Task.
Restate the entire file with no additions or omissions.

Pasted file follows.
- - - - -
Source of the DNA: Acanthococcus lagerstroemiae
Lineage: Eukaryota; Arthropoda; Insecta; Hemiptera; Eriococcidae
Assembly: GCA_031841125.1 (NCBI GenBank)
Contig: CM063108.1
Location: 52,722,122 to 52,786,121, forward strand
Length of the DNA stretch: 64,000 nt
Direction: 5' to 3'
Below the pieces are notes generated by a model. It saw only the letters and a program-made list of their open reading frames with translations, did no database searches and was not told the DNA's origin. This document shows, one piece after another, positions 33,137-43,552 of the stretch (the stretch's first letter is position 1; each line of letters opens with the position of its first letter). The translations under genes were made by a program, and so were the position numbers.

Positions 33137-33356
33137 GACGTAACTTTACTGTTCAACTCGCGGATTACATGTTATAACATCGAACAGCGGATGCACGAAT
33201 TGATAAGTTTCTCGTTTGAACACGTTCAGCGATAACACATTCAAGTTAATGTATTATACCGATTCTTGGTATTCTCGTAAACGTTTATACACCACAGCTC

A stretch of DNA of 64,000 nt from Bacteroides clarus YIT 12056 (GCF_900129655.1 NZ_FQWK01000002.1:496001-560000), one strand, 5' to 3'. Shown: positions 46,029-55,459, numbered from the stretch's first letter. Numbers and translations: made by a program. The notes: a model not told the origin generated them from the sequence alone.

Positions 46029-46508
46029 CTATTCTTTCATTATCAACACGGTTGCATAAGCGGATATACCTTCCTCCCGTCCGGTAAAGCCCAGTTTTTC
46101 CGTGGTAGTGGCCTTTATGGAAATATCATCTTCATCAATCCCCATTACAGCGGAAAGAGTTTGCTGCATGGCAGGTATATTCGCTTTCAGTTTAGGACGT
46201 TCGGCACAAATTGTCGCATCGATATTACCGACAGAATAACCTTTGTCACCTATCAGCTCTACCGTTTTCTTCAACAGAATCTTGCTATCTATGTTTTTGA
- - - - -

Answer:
Source of the DNA: Acanthococcus lagerstroemiae
Lineage: Eukaryota; Arthropoda; Insecta; Hemiptera; Eriococcidae
Assembly: GCA_031841125.1 (NCBI GenBank)
Contig: CM063108.1
Location: 52,722,122 to 52,786,121, forward strand
Length of the DNA stretch: 64,000 nt
Direction: 5' to 3'
Below the pieces are notes generated by a model. It saw only the letters and a program-made list of their open reading frames with translations, did no database searches and was not told the DNA's origin. This document shows, one piece after another, positions 33,137-43,552 of the stretch (the stretch's first letter is position 1; each line of letters opens with the position of its first letter). The translations under genes were made by a program, and so were the position numbers.

Positions 33137-33356
33137 GACGTAACTTTACTGTTCAACTCGCGGATTACATGTTATAACATCGAACAGCGGATGCACGAAT
33201 TGATAAGTTTCTCGTTTGAACACGTTCAGCGATAACACATTCAAGTTAATGTATTATACCGATTCTTGGTATTCTCGTAAACGTTTATACACCACAGCTC

A stretch of DNA of 64,000 nt from Bacteroides clarus YIT 12056 (GCF_900129655.1 NZ_FQWK01000002.1:496001-560000), one strand, 5' to 3'. Shown: positions 46,029-55,459, numbered from the stretch's first letter. Numbers and translations: made by a program. The notes: a model not told the origin generated them from the sequence alone.

Positions 46029-46508
46029 CTATTCTTTCATTATCAACACGGTTGCATAAGCGGATATACCTTCCTCCCGTCCGGTAAAGCCCAGTTTTTC
46101 CGTGGTAGTGGCCTTTATGGAAATATCATCTTCATCAATCCCCATTACAGCGGAAAGAGTTTGCTGCATGGCAGGTATATTCGCTTTCAGTTTAGGACGT
46201 TCGGCACAAATTGTCGCATCGATATTACCGACAGAATAACCTTTGTCACCTATCAGCTCTACCGTTTTCTTCAACAGAATCTTGCTATCTATGTTTTTGA